The man on the left of this group is Nicolas Kubler, who contacted Victor Guicherd and arranged the rescue. We now searc
The man on the left of this group is Nicolas Kubler, who contacted Victor Guicherd and arranged the rescue. We now search for Nicolas, a missing link, or his family.



Has the like of this happened in your days?

Tell your children about it, and let your children tell theirs and their children, the next generation

(1 Joel 2 - 3)

He who saves one life, it is as if he saved an entire world

The Talmud


This, then, is our immediate purpose. The quest for missing 
links becomes more urgent and compelling as time goes by.

 
Since the events described here and particularly in recent times, we have been looking for, finding missing pieces and building a jigsaw. The most moving and intriguing moment was the telephone conversation with Fanny, who also escaped and found refuge in the village. On the phone and soon in person, Betty and Fanny could recall and celebrate the memories of their presence in Dullin.
 
Other phone calls, following up on tips and scant information, have revealed aspects of the remarkable ad hoc network put into place by young people to save Jews running away from the Germans.
 
As we progress with the project we shall record the work and activities of so many people, all incredibly brave in face of the dangers, who stood up to be counted during Europe’s worst hour and did everything they possibly could, not only to ease the plight of children, but to find safe homes for them.
 
On these pages we have outlined the essence of our quest for the hidden roots in Dullin. The story will evolve in the coming months as each clue is investigated, verified or discarded.
 
The entire narrative may never be revealed – many people who acted so courageously left no record of their work. Like Victor Guicherd, who wondered why we asked - when we asked him to explain why he did it - others felt they were not acting in any special way. They did the natural thing; for them it was not bravery, it was normal behavior.
 
For us, it is moving to find them; it is touchingreal to hear their voices, still alive and vibrant, still displaying the attributes that make them the unspoken heroes of our century.
 
We invite you to join us on our search. From time to time in the coming months we shall update our web site with the latest information and details of our progress. We may never find everyone, but we shall certainly reveal the true essence of humanity -so often concealed - in our times.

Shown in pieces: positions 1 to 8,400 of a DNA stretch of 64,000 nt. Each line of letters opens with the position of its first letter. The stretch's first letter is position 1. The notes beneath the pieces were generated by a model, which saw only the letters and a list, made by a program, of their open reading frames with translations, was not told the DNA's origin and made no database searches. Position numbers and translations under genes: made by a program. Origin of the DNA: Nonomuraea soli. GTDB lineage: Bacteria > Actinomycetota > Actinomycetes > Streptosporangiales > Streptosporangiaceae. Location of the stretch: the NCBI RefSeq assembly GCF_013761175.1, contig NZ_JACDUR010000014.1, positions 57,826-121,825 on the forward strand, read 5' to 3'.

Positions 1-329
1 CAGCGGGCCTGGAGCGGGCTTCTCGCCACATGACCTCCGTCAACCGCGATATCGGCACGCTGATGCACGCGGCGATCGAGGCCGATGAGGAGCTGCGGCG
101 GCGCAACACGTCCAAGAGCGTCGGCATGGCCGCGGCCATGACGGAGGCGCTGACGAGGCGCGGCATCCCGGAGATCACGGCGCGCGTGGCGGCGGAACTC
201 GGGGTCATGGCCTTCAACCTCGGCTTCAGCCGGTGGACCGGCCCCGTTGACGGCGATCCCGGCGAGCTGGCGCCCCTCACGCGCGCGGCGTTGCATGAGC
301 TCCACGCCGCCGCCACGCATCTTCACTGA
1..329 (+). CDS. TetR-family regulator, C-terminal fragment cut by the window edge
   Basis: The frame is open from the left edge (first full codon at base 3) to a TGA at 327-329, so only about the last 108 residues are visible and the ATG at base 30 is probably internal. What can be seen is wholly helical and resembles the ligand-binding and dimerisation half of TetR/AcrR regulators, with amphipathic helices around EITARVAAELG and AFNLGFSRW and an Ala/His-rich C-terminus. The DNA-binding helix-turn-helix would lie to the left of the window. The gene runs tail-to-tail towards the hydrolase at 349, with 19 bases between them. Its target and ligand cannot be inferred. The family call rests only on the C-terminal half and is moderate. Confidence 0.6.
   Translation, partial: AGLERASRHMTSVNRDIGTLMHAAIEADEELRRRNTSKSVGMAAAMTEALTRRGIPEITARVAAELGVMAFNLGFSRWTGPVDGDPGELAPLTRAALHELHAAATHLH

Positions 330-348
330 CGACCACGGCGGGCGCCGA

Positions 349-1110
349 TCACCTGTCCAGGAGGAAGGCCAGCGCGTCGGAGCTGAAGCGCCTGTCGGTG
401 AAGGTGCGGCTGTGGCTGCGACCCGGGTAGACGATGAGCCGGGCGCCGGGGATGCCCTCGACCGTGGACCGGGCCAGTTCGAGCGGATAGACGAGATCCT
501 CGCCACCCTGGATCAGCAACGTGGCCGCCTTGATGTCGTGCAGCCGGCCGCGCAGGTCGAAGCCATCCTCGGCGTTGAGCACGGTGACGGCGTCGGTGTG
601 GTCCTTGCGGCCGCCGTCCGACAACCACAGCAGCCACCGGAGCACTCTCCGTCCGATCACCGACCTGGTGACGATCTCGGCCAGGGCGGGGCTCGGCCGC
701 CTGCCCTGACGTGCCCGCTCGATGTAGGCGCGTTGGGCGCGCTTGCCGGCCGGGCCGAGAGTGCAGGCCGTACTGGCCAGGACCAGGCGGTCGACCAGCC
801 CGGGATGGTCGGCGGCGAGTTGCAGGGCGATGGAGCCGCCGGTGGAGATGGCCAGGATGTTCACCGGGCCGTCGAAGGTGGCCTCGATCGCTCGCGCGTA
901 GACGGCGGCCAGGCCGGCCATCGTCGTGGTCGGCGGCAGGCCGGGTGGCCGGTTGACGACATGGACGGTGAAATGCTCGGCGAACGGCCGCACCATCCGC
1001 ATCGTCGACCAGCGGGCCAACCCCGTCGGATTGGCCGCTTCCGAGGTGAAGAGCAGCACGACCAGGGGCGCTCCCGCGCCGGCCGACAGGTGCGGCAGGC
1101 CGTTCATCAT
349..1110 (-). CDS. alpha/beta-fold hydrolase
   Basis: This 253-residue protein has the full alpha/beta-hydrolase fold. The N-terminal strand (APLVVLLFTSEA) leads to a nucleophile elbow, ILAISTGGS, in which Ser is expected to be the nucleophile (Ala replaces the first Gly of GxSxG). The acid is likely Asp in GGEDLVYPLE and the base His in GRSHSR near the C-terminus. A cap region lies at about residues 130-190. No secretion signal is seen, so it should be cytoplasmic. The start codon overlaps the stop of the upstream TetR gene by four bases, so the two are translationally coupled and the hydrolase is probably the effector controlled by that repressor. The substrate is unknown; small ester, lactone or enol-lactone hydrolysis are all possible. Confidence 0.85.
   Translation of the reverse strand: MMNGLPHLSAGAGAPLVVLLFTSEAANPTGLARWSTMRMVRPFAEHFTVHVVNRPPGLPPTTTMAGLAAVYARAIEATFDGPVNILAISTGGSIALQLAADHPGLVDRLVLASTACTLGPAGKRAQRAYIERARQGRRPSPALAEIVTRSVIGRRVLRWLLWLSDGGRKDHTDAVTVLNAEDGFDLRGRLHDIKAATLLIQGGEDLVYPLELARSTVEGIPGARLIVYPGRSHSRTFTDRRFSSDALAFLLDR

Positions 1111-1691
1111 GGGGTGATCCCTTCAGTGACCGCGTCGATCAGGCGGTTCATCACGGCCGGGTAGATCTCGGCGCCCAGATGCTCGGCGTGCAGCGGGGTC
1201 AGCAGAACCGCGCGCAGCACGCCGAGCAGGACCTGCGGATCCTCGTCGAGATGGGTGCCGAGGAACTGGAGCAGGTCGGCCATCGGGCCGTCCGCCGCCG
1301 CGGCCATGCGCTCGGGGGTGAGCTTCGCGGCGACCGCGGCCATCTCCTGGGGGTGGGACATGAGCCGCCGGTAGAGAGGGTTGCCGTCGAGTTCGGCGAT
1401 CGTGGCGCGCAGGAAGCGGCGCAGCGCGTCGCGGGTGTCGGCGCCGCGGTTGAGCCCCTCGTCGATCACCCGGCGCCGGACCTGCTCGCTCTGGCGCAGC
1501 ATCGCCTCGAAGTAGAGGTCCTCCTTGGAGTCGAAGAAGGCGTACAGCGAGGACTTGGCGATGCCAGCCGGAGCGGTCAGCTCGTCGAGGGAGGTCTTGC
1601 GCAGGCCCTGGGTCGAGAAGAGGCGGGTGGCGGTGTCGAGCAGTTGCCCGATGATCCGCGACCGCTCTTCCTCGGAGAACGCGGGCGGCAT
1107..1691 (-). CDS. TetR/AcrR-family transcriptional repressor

As we explained elsewhere on these pages, two of our heroes, Isaac and Victor, had similar human ideals and the courage to act in face of danger.
 
In this context, Hidden Roots continues its exploration of the remarkable people who built the State of Israel.
 
From our vantage point, across the bridge of time, a strong and stable link has been established and the hidden roots in both cases are secure - ready to be revealed, recognized and given the honor and respect they deserve, so profoundly. When the persecuted and hunted Jews needed them, they did not turn their back.

 

Update January 2007:

 

Betty has been in steady contact with Frida Wattenberg at the l’Association des Anciens de la Resistance juive en France (ARJF-OJC), a group that helped find homes for Jewish children. Frida had been trying for some time to help find the missing link—Nicolas—with no results. But as the two women spoke, Betty remembered that she had a friend in New York who had some contacts with the Jewish community in Dijon. In early 2006, Betty contacted this friend, from whom she learned that Fanny Bernstein (nee Kupersberg)—who once lived in Dijon and with whom Betty went to school when she lived in Dullin—now lives in Paris.

 

During a series of very moving telephone conversations, Fanny gave Betty the family name of Nicolas, the man who brought Betty and Jacques from Lyon to Dullin—and whose family name, Kubler, Betty had never known. Nicolas Kubler was the man who first contacted M. Guicherd, asking him if he would take care of two children.

 

In May 2006, when Betty went to Paris for the opening of ‘The Righteous’ at le Memorial de la Shoah, she met Frida Wattenberg (who is very active in this museum) for the first time. Now knowing Nicolas’ family name, Frida promised to try to learn what had happened to him.

 

During the same trip, Betty had an incredibly moving reunion with Fanny Bernstein in Fanny’s apartment in Paris. The two women now regularly call and write.

 

In June, Betty found an audiotape that David had made of her conversations with M. Guicherd in 1982, when David met the Guicherds for the first time. This meeting was so moving that Betty remembered almost nothing of the details of the conversations. The quality of the tape had been inexplicably poor, and although David had meant for some time to take it to a radio technician, he was always busy with another project.

 

Betty took it to a technician, who returned it in improved form as a CD. As she listened to it, she heard M. Guicherd say that Nicolas Kubler had died.

 

Meanwhile, Frida continued her intensive search for Nicolas Kubler, looking for clues of anything—conversations he might have had with people, etc. But nothing ever turned up, and this search is now closed.

 

 

 



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